HOLLYWOOD, ON – Tuesday morning we were off to Deer Lake. It was a short flight (only about 15 minutes) from Sandy Lake so we didn’t get very high in the air. It was a clear and sunny day so the view was amazing.
We were greeted in Deer Lake by our drivers (local community members) who were driving considerably faster than they were in Sandy Lake. I’m confident that our driver knew the roads very well, but there were a few white knuckles in the car that morning.
The Deer Lake First Nation is a small Oji-Cree community which holds 1653.6 hectares of land located approximately 180 kilometers North of Red Lake, Ontario. It has an on-reserve population of approximately 1,100, and a total membership of approximately 1,200. It is accessible year-round by air, and by ice road in the winter. It is connected to Sandy Lake First Nation, and North Spirit Lake First Nation during the coldest months of the year.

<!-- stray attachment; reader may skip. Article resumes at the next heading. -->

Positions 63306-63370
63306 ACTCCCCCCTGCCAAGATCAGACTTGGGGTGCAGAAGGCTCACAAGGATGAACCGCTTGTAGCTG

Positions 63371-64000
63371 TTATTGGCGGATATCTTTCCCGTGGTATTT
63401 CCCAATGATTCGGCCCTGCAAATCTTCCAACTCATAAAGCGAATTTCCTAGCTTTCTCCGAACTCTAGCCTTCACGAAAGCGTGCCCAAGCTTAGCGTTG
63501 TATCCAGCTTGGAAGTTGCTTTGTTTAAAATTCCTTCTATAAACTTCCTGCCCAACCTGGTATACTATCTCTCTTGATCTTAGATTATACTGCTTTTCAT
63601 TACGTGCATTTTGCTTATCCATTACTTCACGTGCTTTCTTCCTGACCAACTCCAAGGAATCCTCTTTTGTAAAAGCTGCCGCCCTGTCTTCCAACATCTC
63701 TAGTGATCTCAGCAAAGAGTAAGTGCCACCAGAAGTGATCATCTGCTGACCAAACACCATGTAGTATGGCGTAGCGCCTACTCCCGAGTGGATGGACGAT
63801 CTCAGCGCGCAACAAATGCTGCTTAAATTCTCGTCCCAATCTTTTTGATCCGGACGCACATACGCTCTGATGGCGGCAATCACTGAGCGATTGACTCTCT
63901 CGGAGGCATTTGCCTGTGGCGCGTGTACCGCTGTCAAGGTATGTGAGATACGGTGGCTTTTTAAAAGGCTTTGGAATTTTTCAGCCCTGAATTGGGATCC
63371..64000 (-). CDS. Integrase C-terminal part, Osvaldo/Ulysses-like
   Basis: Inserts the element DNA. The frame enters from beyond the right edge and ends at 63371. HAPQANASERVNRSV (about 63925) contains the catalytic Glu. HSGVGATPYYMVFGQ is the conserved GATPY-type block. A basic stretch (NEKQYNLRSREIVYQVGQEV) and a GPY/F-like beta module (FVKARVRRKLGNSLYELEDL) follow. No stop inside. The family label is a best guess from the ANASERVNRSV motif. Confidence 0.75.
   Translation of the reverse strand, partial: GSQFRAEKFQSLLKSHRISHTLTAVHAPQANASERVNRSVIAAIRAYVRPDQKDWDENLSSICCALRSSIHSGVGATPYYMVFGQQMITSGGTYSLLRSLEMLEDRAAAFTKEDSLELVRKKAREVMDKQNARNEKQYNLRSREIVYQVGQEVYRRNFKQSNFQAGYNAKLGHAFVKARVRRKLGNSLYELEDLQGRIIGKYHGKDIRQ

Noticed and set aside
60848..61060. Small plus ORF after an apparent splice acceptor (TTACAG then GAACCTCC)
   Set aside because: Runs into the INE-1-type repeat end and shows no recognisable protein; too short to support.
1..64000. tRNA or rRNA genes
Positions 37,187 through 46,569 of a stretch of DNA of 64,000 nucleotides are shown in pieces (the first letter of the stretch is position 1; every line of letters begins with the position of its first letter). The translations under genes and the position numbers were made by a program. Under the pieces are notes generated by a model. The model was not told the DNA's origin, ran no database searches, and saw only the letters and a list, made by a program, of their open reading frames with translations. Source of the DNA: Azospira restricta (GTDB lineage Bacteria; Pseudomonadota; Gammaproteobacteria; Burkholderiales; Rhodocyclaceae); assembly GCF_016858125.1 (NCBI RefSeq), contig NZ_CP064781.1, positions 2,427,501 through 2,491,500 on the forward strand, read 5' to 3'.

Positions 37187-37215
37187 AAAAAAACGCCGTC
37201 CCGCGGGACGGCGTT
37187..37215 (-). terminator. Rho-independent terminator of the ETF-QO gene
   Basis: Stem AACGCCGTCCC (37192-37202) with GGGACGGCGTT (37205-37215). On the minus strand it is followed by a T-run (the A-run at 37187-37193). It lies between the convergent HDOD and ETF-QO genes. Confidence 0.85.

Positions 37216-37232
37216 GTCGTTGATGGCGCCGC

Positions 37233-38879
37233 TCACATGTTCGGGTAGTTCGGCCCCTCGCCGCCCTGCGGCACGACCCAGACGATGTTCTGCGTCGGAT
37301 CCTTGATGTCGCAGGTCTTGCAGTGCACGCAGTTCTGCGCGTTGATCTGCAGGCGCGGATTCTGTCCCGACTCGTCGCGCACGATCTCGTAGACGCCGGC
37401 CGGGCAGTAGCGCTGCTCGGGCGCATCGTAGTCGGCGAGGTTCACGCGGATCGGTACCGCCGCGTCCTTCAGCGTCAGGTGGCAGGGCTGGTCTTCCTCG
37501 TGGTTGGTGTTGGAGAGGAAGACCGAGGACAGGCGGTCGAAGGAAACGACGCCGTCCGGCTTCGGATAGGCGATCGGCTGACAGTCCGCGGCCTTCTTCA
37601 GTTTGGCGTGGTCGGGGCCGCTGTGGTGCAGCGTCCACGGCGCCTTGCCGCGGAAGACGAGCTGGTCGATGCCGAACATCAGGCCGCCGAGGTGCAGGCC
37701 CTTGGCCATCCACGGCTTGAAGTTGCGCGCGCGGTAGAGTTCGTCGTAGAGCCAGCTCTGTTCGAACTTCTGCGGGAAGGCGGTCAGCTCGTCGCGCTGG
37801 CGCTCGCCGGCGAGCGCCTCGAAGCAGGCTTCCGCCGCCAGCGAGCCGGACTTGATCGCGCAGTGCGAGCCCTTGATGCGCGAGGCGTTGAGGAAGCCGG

Probably my favourite story of the whole trip was the story behind the Hollywood sign. A few years ago a couple of residents of Deer Lake hiked a bunch of lumber up to the top of a cliff overlooking the community, and constructed a replica of the famous Hollywood sign. CBC did a documentary which featured the story of the sign, this lead to the band office receiving a call from the lawyers of Hollywood, California threatening them with a lawsuit for copyright infringement. In true grassroots fashion, the Band Council told the lawyers to go ahead with their lawsuit and that they would await the paperwork. They were never heard from again.
The playground site in Deer Lake was a brush lot only three weeks before we arrived. Local community members cleared the space with borrowed equipment to make way for the playground. The people of Deer Lake are working to add a volleyball court, paint ball facility, and an outdoor stage to the playground area.
An overarching theme that I witnessed was local people who cared about their community and were working to make the it a better place. A gentleman that I was talking to (I didn’t catch his name) said “You’ve started something”. And you could hear the passion in his voice as he talked about their plans for the space.
The Canadian Government has failed to live up to their obligations for these communities (more on that later), but the people I met weren’t going to let that stop them from improving their community.